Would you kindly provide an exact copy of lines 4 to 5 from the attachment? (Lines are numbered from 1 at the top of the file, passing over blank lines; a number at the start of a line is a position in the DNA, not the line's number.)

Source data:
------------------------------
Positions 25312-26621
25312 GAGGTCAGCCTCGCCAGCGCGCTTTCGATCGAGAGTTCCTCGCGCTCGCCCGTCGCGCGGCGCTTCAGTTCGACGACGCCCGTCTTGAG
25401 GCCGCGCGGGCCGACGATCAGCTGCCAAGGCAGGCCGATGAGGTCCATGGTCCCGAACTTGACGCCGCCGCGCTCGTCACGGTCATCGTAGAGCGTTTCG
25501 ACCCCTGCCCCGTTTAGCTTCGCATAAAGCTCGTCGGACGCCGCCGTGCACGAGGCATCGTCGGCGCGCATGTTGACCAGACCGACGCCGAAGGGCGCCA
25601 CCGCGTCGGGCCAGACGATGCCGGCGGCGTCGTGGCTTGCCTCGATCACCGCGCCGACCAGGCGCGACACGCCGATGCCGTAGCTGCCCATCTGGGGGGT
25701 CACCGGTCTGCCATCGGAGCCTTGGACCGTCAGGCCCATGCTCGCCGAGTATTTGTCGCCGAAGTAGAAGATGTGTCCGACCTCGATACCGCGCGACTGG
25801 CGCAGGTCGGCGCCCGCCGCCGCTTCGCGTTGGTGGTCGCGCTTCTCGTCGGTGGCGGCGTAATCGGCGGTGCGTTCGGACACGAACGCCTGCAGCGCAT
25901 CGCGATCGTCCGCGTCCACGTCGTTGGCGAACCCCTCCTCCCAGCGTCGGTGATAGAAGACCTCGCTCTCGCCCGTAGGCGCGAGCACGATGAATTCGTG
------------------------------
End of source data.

25501 ACCCCTGCCCCGTTTAGCTTCGCATAAAGCTCGTCGGACGCCGCCGTGCACGAGGCATCGTCGGCGCGCATGTTGACCAGACCGACGCCGAAGGGCGCCA
25601 CCGCGTCGGGCCAGACGATGCCGGCGGCGTCGTGGCTTGCCTCGATCACCGCGCCGACCAGGCGCGACACGCCGATGCCGTAGCTGCCCATCTGGGGGGT